Menopause – an introduction

What is the menopause?

The menopause marks the end of menstruation in a woman’s life. A woman has reached menopause when she has not had a period for one year. The menopause is a natural part of ageing and usually occurs between the ages of 45-55 years. The time leading up to menopause, menopausal transition is called the perimenopause. 

Oestrogen is a hormone mainly produced in the ovaries and plays a key role in the female reproductive system. It also has other functions –  it protects bone health and affects your brain, heart, skin and other tissues. During the perimenopause, your ovaries start to produce less oestrogen As a result, there are many changes that can occur to the body. The brain, skin, muscles and emotions are all affected by falling levels of oestrogen. The symptoms we associate with the menopause are thought to be due to declining oestrogen levels. There are over 30 symptoms associated with the menopause.


Menopause – an introduction


Common symptoms associated with the menopause:

Hot flushes
Sleep disturbances
Joint and muscle aches and pains
Mood disturbance
Reduced sex drive
Vaginal dryness and painful intercourse
Irregular periods
Thinning hair and dry skin


The symptoms often start several months or years before the menopause but are different for every woman. Not all women experience symptoms and symptoms vary in severity and how long they last.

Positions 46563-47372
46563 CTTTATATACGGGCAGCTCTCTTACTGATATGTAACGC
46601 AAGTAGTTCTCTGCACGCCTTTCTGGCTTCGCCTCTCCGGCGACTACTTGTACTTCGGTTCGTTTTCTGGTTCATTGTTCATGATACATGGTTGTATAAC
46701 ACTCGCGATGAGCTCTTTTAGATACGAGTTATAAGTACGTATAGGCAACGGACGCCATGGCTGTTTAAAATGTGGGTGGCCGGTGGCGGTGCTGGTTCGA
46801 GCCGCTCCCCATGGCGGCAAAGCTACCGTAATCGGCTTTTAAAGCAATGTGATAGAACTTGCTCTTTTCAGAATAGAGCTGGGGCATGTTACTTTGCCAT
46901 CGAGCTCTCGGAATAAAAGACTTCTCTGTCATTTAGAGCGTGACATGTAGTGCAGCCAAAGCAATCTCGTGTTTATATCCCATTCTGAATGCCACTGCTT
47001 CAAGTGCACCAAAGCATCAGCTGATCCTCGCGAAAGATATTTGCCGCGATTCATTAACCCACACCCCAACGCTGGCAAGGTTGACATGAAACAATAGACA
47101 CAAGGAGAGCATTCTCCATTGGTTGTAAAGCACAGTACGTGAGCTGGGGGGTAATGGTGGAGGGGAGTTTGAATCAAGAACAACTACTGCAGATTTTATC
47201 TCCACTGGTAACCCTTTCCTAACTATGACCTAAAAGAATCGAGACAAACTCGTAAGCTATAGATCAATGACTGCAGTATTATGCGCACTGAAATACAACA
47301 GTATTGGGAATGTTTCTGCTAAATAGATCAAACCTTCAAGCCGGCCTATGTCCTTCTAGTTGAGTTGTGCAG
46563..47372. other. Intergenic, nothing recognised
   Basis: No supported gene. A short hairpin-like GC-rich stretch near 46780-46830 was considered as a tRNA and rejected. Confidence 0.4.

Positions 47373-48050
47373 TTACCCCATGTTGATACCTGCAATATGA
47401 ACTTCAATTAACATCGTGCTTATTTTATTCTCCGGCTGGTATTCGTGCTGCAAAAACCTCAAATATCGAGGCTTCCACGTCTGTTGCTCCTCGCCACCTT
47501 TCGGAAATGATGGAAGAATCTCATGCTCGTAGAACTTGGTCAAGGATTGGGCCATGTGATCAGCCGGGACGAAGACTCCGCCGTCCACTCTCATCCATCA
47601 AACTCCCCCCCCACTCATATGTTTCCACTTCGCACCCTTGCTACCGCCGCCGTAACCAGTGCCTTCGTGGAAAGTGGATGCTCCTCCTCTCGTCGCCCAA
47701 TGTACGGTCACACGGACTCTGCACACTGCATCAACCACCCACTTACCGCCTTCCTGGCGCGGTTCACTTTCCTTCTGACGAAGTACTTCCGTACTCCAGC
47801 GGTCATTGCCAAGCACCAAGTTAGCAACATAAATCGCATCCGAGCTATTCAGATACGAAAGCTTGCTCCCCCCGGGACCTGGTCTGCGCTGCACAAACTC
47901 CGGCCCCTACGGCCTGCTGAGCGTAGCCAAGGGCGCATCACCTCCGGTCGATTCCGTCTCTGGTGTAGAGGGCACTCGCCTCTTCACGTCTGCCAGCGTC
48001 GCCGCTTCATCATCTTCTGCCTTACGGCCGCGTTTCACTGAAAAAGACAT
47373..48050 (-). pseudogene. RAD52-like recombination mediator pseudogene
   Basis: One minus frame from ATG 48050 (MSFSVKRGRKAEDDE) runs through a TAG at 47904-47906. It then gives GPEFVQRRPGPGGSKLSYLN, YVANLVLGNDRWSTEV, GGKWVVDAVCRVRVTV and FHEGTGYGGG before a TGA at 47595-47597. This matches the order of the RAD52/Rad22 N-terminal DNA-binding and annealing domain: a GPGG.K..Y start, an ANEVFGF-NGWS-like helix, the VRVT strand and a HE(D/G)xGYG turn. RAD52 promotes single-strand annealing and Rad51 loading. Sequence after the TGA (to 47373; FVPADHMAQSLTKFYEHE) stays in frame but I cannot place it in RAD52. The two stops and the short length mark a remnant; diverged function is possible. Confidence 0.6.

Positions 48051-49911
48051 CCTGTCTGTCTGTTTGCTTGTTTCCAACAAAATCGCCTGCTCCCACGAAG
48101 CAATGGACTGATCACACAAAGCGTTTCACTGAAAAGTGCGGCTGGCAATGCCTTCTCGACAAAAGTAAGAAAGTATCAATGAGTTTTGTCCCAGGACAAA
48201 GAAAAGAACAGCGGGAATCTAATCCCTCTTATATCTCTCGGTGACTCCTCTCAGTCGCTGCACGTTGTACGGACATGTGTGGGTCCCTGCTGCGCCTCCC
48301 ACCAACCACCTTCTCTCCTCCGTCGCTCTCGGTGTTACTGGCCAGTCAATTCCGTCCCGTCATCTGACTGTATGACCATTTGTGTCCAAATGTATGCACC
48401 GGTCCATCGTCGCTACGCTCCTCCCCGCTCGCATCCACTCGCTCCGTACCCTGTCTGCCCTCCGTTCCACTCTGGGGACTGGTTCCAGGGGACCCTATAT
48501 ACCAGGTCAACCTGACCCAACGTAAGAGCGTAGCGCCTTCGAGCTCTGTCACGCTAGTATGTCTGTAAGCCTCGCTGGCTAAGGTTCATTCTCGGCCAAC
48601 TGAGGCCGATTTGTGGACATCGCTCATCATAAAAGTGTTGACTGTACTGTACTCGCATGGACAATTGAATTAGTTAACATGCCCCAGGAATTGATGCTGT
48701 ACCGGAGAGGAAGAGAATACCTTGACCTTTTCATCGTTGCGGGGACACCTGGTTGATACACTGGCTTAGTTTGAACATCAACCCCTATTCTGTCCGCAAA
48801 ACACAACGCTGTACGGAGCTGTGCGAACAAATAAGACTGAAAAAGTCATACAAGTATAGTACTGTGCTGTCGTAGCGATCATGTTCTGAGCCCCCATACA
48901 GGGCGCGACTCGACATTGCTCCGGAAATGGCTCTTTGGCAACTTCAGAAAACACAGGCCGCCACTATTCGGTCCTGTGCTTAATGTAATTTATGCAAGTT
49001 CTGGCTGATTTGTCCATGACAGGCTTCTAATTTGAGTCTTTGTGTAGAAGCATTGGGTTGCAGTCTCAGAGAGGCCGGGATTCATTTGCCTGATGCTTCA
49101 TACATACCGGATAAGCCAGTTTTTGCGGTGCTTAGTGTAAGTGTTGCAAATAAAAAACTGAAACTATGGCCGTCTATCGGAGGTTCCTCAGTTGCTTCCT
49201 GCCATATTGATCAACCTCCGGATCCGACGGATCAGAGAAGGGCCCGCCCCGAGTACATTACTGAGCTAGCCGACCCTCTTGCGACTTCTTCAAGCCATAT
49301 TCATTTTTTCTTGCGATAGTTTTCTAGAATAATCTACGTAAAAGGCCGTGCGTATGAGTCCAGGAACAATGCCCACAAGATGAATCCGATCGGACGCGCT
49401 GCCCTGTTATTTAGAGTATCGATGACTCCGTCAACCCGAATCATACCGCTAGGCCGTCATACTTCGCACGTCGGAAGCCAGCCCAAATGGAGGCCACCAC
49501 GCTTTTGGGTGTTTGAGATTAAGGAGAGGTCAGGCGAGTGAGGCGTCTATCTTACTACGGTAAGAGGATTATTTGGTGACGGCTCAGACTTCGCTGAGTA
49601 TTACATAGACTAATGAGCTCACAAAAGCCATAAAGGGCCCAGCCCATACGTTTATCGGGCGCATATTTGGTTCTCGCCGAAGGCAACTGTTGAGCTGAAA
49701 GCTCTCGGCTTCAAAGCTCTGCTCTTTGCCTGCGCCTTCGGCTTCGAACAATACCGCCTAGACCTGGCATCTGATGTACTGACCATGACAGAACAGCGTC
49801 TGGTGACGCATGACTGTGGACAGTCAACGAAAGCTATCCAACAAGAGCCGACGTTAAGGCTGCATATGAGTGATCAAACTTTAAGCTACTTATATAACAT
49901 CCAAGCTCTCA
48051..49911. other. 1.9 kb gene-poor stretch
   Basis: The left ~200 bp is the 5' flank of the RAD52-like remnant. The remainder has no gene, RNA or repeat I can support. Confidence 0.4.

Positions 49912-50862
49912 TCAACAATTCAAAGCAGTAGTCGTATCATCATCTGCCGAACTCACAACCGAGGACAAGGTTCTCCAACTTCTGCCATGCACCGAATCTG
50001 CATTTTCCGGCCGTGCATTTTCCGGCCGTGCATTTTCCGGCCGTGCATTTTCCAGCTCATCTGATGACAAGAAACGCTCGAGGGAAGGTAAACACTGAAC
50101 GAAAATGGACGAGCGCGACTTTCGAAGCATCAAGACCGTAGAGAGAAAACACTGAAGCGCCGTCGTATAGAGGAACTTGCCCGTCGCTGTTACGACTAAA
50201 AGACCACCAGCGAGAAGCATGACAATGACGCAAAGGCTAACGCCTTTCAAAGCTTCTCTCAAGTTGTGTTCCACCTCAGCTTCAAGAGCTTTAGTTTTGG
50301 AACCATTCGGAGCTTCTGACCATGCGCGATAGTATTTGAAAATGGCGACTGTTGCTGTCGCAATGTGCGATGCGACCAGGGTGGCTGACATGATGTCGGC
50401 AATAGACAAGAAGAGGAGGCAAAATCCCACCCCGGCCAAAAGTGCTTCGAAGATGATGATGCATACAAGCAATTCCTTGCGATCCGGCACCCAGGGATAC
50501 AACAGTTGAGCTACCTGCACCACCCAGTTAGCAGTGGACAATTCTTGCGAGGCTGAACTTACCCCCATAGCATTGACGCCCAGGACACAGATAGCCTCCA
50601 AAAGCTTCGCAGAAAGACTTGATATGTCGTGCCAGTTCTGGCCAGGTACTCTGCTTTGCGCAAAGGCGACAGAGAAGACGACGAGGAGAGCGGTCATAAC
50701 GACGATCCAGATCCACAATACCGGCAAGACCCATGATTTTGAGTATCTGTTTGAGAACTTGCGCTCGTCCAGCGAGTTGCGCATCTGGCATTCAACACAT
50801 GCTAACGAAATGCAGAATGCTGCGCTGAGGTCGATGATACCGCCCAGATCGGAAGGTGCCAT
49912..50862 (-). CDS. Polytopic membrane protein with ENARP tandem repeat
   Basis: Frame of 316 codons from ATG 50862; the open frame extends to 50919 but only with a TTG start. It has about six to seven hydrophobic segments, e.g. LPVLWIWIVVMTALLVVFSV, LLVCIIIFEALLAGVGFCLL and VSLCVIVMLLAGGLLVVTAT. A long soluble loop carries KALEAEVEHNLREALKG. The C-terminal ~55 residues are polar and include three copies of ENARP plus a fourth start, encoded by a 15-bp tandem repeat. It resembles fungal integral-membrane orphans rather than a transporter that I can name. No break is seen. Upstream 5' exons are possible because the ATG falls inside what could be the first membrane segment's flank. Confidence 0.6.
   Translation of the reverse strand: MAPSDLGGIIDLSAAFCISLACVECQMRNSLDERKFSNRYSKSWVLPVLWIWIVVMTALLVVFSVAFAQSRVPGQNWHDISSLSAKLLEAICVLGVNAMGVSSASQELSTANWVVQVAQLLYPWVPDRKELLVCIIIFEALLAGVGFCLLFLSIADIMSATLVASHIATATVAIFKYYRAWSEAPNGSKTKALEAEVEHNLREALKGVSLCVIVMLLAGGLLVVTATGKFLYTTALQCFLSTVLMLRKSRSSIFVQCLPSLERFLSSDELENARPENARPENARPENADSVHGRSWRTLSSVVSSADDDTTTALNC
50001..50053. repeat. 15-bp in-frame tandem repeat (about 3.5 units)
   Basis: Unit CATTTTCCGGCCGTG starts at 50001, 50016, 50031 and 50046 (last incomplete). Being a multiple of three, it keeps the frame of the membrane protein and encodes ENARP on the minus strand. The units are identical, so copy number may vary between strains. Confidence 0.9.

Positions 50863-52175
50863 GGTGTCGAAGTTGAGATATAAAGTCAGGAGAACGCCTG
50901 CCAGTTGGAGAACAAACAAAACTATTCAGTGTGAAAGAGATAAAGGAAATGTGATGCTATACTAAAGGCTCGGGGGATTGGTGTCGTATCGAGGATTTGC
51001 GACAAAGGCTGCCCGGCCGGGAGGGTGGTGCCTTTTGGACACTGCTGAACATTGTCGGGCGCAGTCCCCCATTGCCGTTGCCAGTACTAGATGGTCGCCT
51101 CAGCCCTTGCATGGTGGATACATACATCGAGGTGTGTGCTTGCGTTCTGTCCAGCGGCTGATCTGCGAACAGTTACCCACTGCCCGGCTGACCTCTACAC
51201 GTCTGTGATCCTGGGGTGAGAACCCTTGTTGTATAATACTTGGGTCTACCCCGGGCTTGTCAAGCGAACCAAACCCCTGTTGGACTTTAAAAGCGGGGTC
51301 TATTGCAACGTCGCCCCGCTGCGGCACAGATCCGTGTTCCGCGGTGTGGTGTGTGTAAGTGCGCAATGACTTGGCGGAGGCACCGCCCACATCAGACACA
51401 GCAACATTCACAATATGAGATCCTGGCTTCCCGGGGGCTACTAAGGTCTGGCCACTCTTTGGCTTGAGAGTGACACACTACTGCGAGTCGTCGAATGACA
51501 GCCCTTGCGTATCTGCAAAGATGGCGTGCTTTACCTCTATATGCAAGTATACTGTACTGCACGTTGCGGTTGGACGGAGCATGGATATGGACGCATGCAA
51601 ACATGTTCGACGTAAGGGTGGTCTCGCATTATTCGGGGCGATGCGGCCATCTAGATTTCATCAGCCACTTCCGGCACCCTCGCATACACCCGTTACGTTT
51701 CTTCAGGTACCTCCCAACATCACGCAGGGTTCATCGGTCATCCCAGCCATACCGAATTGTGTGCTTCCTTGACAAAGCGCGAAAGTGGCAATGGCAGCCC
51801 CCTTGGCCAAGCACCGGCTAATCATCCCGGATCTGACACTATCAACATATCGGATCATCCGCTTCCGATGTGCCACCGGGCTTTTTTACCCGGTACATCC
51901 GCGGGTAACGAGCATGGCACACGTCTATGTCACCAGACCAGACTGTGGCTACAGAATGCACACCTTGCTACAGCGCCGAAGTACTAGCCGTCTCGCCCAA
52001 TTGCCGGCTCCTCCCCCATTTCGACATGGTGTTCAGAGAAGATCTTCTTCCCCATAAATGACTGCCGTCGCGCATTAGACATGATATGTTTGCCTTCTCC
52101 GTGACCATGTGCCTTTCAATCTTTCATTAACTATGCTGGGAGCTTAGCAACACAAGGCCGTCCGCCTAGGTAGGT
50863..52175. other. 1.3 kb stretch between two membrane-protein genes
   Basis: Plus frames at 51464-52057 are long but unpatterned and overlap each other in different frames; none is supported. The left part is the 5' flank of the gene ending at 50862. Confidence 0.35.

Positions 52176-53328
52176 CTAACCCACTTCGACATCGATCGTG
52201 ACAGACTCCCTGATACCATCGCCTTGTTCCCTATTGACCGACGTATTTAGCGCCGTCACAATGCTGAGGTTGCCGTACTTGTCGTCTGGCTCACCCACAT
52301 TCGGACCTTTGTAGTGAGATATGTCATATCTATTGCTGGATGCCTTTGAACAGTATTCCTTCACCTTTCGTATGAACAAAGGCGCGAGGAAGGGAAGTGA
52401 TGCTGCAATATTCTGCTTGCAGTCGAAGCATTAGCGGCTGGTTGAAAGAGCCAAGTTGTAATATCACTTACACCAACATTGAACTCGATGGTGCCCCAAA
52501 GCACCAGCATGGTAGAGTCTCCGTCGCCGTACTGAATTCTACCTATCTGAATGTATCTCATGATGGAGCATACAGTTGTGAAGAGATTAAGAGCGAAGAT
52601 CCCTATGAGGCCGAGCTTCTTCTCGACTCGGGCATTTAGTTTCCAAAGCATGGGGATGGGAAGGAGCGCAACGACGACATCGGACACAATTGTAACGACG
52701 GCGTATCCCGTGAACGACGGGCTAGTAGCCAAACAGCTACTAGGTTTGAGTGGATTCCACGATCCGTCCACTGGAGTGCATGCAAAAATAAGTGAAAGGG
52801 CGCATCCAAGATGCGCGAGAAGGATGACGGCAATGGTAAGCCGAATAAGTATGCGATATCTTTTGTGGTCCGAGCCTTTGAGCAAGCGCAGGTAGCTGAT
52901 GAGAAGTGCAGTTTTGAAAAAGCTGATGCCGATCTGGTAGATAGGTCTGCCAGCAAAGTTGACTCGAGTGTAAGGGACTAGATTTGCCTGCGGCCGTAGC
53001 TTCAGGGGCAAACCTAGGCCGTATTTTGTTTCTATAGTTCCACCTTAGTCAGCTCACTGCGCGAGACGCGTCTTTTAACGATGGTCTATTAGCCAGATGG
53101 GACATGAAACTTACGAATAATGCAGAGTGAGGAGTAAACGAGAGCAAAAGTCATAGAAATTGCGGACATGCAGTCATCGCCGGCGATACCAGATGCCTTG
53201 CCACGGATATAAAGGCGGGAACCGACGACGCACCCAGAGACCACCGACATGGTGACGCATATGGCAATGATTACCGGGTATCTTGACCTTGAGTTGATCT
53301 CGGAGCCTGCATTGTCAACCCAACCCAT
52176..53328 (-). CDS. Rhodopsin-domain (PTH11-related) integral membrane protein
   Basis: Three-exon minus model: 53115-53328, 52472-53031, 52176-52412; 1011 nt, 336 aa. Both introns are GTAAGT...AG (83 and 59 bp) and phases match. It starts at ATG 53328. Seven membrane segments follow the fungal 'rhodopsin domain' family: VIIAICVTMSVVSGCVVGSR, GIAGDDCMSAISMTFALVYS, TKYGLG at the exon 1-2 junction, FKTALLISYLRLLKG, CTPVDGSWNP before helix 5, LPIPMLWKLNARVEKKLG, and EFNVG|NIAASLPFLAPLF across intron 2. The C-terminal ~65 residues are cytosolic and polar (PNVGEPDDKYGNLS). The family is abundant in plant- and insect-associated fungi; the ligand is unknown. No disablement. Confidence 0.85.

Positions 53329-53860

What is a hot flush?

A hot flush is often described as a sudden feeling of heat which seem to come from nowhere and spread upwards through the body, the chest, neck and face. Some women also suffer from palpitations, sweating and facial flushing at the same time. The hot flushes usually only last 2-4 minutes. Some women only have occasional hot flushes that do not really bother them, while others can have many a day and find them uncomfortable, disruptive and embarrassing. 

Although they are not life-threatening, they can affect our quality of life, disrupt sleep, cause irritability and mood disturbances and interfere with our work or social life.

Hot flushes often start a few months or years before the menopause and typically resolve within 2-6 years.


What are the risks of the menopause?

After the menopause, when the ovaries stop producing oestrogen there can be a long-term effect on the bones and heart which make you more vulnerable to: 

  • Heart disease and stroke. Ask your doctor for advice on how to protect your heart, such as how to reduce your cholesterol or blood pressure if it’s too high.
  • Osteoporosis. This condition causes bones to become brittle and weak, leading to an increased risk of fractures. Postmenopausal women with osteoporosis are especially susceptible to fractures of their spine, hips and wrists.
  • Weight gain. Many women gain weight during the menopausal transition and after menopause. 


How is the menopause treated?

Maintaining good overall emotional and physical health is an important aspect of coping with menopause and its symptoms including hot flushes.

Every woman is different and the severity of their menopause symptoms also varies from woman to woman. There are many effective treatments available, from lifestyle adjustments to hormone therapy. 

Lifestyle adjustments may help reduce mild-to-moderate menopause symptoms. You may wish to try the following strategies: